Dear CCleaner customers, users and supporters,
We would like to apologize for a security incident that we have recently found in CCleaner version 5.33.6162 and CCleaner Cloud version 1.07.3191. A suspicious activity was identified on September 12th, 2017, where we saw an unknown IP address receiving data from software found in version 5.33.6162 of CCleaner, and CCleaner Cloud version 1.07.3191, on 32-bit Windows systems. Based on further analysis, we found that the 5.33.6162 version of CCleaner and the 1.07.3191 version of CCleaner Cloud was illegally modified before it was released to the public, and we started an investigation process. We also immediately contacted law enforcement units and worked with them on resolving the issue. Before delving into the technical details, let me say that the threat has now been resolved in the sense that the rogue server is down, other potential servers are out of the control of the attacker, and we’re moving all existing CCleaner v5.33.6162 users to the latest version. Users of CCleaner Cloud version 1.07.3191 have received an automatic update. In other words, to the best of our knowledge, we were able to disarm the threat before it was able to do any harm.
An unauthorized modification of the CCleaner.exe binary resulted in an insertion of a two-stage backdoor capable of running code received from a remote IP address on affected systems.
The suspicious code was hidden in the application’s initialization code called CRT (Common Runtime) that is normally inserted during compilation by the compiler. This code modification was executed by the following function calls (functions marked by red represent the CRT modifications):
This modification performed the following actions before the main application’s code:
- It decrypted and unpacked hardcoded shellcode (10 kB large) - simple XOR-based cipher was used for this.
- The result (16 kB in size) was a DLL (dynamic link library) with a missing MZ header.
- This DLL was subsequently loaded and executed in an independent thread.
- Afterwards, a normal execution of CRT code and main CCleaner continued, resulting in the thread with payload running in the background.
Illustration of patched CRT code (see the added call to a payload-decryption routine in the modified version):
The code executed within that thread was heavily obfuscated to make its analysis harder (encrypted strings, indirect API calls, etc.). The suspicious code was performing the following actions:
- It stored certain information in the Windows registry key HKLM\SOFTWARE\Piriform\Agomo:
- MUID: randomly generated number identifying a particular system. Possibly also to be used as communication encryption key.
- TCID: timer value used for checking whether to perform certain actions (communication, etc.)
- NID: IP address of secondary CnC server
- Besides that, it collected the following information about the local system:
- Name of the computer
- List of installed software, including Windows updates
- List of running processes
- MAC addresses of first three network adapters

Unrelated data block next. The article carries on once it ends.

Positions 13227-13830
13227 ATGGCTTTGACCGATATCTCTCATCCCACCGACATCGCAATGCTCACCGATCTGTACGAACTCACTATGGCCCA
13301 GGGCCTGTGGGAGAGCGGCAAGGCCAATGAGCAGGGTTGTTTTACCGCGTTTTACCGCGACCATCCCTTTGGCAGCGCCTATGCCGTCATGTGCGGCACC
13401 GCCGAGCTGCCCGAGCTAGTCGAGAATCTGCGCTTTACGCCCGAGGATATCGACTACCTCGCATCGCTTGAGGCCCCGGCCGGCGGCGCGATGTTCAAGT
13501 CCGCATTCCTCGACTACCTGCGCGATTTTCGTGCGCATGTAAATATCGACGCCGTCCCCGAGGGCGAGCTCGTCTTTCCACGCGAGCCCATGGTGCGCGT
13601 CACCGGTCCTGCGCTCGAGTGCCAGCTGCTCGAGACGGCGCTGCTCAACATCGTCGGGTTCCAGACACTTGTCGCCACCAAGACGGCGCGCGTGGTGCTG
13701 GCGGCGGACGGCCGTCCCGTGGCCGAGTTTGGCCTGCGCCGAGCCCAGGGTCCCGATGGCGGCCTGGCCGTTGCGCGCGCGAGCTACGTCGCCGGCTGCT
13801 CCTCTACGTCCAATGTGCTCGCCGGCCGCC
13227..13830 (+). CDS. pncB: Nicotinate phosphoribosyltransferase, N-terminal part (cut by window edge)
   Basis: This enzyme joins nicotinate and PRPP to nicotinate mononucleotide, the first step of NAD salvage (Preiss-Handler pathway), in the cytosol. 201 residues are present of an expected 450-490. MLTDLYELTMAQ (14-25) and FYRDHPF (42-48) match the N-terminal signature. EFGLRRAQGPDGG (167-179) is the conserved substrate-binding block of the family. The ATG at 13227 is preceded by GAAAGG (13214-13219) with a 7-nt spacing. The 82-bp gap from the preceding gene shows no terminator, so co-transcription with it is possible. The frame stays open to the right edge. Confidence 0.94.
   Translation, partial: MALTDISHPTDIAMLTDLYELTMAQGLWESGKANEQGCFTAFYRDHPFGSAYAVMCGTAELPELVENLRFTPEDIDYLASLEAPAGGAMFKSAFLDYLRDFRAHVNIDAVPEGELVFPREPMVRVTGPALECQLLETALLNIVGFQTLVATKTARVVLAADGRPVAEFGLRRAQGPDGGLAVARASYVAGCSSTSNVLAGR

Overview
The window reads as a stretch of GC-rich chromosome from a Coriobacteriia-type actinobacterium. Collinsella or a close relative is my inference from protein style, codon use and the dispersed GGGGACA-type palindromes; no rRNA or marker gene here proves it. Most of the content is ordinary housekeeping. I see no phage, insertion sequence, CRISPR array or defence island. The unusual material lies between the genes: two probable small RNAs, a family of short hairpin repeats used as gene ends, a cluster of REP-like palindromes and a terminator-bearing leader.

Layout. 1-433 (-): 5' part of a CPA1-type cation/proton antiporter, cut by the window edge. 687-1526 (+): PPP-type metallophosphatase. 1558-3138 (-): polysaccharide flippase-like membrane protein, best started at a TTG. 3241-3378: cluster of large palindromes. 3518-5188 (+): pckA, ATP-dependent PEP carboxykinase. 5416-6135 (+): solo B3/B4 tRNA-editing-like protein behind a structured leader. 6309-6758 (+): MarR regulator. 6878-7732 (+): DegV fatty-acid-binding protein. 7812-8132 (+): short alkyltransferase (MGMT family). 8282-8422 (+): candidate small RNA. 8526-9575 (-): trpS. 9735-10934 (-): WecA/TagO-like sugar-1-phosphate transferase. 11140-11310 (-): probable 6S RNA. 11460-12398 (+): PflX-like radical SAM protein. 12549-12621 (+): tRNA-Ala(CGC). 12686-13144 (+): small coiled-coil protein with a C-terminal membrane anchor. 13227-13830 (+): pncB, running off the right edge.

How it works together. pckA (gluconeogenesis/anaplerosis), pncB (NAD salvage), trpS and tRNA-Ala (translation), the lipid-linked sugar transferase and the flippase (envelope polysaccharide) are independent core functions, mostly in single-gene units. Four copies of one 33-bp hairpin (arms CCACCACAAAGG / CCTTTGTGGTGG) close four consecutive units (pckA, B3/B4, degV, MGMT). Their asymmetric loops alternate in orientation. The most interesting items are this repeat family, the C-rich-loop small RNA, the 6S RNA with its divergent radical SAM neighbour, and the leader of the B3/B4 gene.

- Additional information whether the process is running with administrator privileges, whether it is a 64-bit system, etc.
- All of the collected information was encrypted and encoded by base64 with a custom alphabet.
- The encoded information was subsequently submitted to an external IP address 216.126.x.x (this address was hardcoded in the payload, and we have intentionally masked its last two octets here) via a HTTPS POST request. There was also a [fake] reference to “Host: speccy.ccleaner.com” in communication.
- The code then read a reply from the same IP address, providing it with the functionality to download a second stage payload from the aforementioned IP address. The second stage payload is received as a custom base64-encoded string, further encrypted by the same xor-based encryption algorithm as all the strings in the first stage code. We have not detected an execution of the second stage payload and believe that its activation is highly unlikely.
- In case the IP address becomes unreachable, a backup in the form of DGA (domain name generator) activates and is used to redirect communication to a different location. Fortunately, these generated domains are not under the control of the attacker and do not pose any risk.
At this stage, we don’t want to speculate how the unauthorized code appeared in the CCleaner software, where the attack originated from, how long it was being prepared and who stood behind it. The investigation is still ongoing. We want to thank the Avast Threat Labs for their help and assistance with this analysis.
Again, we would like to apologize for any inconvenience this incident could have caused to our clients; we are taking detailed steps internally so that this does not happen again, and to ensure your security while using any of our Piriform products. Users of our cloud version have received an automated update. For all other users, if you have not already done so, we encourage you to update your CCleaner software to version 5.34 or higher. Download CCleaner here to get the latest version.